In July The Data Lab Community hosted a member-led session with Georges Corbineau, a Data Visualisation Specialist at Moody’s Corporation to discuss how he and his team use data visualisation techniques to turn data into compelling storys that the reader can understand.
The creation of such impactful data-driven content demands a blend of time, dedication, and a diverse skill set. During the event, Georges Corbineau, an expert in data story production, provided a behind-the-scenes look at the process of crafting a captivating data narrative.
What is storytelling in data?
Data storytelling is the art of crafting narratives from data analyses, making complex insights accessible and influential for diverse audiences. By presenting data findings in a relatable manner, storytelling bridges the gap between intricate analyses and actionable insights.
In this follow-up guest-article to the event, Georges delves deeper into the art of data storytelling, exploring its significance and unraveling the key takeaways from his presentation. If you missed the event, you can watch the full recording below:
Unveiling Effective Data Storytelling Practices:
Imagine a data-story as a blend of journalism, storytelling, and data presentation. It uses tools like interactive charts and bespoke designs to grab attention and make information stick in our minds.
This format is designed to reach many people through social media and be understood by a wide audience. Journalists find it handy for references, while experts use it to simplify explanations. Plus, when data-stories are shared and talked about, publishers gain trust and credibility.
Collaboration in crafting with experts
The process begins when someone in the company comes up with an idea. The data visualisation team works with them, and the group includes:
- Data Visualisation Specialists: They make the article supporting the data visually appealing and easy to understand.
- Analysts and Research Writers: They ensure the data is accurate and meaningful. They also write the article while working hand in hand with the DV team to keep the content accessible.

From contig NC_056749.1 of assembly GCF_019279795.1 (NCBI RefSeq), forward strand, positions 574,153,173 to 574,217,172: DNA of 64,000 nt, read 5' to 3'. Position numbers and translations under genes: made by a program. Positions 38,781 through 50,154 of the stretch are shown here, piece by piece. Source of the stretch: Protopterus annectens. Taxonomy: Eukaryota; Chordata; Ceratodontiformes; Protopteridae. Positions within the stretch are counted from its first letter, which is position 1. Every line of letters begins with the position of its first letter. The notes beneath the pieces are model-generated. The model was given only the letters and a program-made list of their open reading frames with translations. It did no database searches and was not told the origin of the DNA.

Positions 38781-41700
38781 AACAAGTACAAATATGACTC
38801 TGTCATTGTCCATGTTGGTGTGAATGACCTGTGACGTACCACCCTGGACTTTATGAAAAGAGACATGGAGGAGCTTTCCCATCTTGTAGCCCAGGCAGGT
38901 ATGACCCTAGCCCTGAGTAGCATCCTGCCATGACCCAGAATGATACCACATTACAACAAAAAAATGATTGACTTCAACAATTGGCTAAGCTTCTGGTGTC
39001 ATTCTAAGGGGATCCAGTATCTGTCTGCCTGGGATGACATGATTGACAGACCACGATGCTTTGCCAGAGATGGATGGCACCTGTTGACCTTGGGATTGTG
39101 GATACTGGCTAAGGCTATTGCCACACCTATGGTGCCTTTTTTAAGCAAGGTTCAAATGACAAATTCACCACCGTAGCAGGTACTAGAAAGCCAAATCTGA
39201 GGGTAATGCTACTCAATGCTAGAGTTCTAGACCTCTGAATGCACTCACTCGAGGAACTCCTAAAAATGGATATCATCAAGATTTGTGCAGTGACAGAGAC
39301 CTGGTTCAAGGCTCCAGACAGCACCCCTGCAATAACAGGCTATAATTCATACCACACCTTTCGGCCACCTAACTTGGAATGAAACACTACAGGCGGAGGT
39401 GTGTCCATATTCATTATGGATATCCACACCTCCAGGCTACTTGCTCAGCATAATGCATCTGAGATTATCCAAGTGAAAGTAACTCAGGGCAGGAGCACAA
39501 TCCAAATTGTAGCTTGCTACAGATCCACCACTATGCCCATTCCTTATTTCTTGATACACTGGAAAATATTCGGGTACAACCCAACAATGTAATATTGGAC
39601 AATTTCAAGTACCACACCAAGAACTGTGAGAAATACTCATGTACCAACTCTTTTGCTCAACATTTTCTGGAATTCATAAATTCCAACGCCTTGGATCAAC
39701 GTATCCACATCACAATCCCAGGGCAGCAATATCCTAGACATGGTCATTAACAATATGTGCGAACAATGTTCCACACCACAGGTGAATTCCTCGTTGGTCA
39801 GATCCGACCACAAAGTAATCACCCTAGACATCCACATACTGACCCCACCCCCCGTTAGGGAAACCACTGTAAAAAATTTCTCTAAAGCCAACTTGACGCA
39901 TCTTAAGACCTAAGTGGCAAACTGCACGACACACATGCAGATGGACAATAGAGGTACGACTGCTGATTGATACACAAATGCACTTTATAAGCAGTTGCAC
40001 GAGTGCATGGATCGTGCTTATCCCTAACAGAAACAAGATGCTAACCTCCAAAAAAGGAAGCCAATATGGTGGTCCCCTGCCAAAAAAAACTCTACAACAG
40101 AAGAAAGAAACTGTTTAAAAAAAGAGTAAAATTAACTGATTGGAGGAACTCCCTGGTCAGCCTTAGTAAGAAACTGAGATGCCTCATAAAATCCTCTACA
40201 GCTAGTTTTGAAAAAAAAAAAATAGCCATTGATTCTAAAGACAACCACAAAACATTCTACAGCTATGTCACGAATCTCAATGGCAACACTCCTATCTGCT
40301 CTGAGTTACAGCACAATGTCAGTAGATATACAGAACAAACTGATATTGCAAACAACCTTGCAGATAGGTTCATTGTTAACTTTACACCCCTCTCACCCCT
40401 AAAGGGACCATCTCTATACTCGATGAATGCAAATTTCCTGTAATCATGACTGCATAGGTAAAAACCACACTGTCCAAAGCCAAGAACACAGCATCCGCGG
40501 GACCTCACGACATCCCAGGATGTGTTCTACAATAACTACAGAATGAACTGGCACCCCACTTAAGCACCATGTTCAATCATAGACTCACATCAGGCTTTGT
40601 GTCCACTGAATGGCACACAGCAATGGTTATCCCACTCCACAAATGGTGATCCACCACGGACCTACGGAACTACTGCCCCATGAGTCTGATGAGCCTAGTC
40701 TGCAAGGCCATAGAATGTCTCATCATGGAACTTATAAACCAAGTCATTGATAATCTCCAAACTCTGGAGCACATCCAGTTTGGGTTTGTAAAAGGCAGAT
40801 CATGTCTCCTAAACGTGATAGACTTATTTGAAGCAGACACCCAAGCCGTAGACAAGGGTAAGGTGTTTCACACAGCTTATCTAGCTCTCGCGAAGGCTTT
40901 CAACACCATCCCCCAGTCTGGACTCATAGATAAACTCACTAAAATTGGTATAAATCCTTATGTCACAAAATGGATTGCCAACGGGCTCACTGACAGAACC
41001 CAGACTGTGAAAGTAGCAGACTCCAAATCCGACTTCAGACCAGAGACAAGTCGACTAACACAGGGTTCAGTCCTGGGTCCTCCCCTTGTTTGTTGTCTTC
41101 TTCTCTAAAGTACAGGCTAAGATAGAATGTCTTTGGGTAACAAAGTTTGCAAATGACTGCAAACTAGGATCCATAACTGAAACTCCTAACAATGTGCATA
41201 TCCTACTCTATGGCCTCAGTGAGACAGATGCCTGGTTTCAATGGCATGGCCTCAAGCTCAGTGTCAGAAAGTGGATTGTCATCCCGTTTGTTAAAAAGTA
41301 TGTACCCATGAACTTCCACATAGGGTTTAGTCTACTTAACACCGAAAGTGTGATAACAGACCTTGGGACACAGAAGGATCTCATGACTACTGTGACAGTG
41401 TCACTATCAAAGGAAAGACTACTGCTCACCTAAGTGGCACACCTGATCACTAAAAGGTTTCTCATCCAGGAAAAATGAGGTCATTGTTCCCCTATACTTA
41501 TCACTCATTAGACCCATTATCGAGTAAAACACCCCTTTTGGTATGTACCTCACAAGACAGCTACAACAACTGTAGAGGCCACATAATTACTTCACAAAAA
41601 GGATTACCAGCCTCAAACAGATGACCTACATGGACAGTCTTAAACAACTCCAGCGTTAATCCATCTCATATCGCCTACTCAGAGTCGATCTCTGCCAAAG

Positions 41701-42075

- Communication Coordinator: This person handles the publishing timing and events within the company.
- Others: Sometimes, extra experts join to add more knowledge or technical help, which might be needed to handle the data if it’s coming from an external source.
Working together, they make a data story that’s meaningful and easy to get into.
Composing data messages
When they shape the story’s message, the group focuses on several things. They choose a message that’s interesting and likely to be shared. They make sure the content is easy to discuss and understand. Data supports the message, making it trustworthy. They also make sure the data is presented clearly and consider the work the data visualisation team needs to do. Finally, the DV team checks if it has time and resources available.
Starting the data storytelling journey
Creating the final data story has a few steps and a lot of iterations. The group turns the message into sections, using a shared document. On one side the analysts write the text, edits it, fetches the appropriate data, and shares their expertise with the DV specialist. On the other side, the DV specialist experiments with designs and explores different ways to present the data.
Final checks before sharing
After many iterations, before publishing, some final checks need to be done. The analysts share the nearly-finished version within the company to get feedback to make sure all the facts are right. The DV team checks that the content is accessible for everyone (colours, language, …), testing the project on different devices or even the overall loading performances. The communication coordinator checks if a press release needs to be prepared and syncs the project publication with a company event.
Once all this is done, the data story is accurate, accessible, and ready to be published!
To see how well the data story is performing after publication, the team look at a few things:
- How many people visit the data story content
- How long people stay on the page/content
- Where visitors come from, e.g. social media, news websites, etc.
- Track how many times others talk about, reference, or use the data story
By looking at all of this, the team figures out how much impact the data story is having and if it’s getting the attention they hoped for.
The Data Lab Community would like to thank Georges for his time and expertise.
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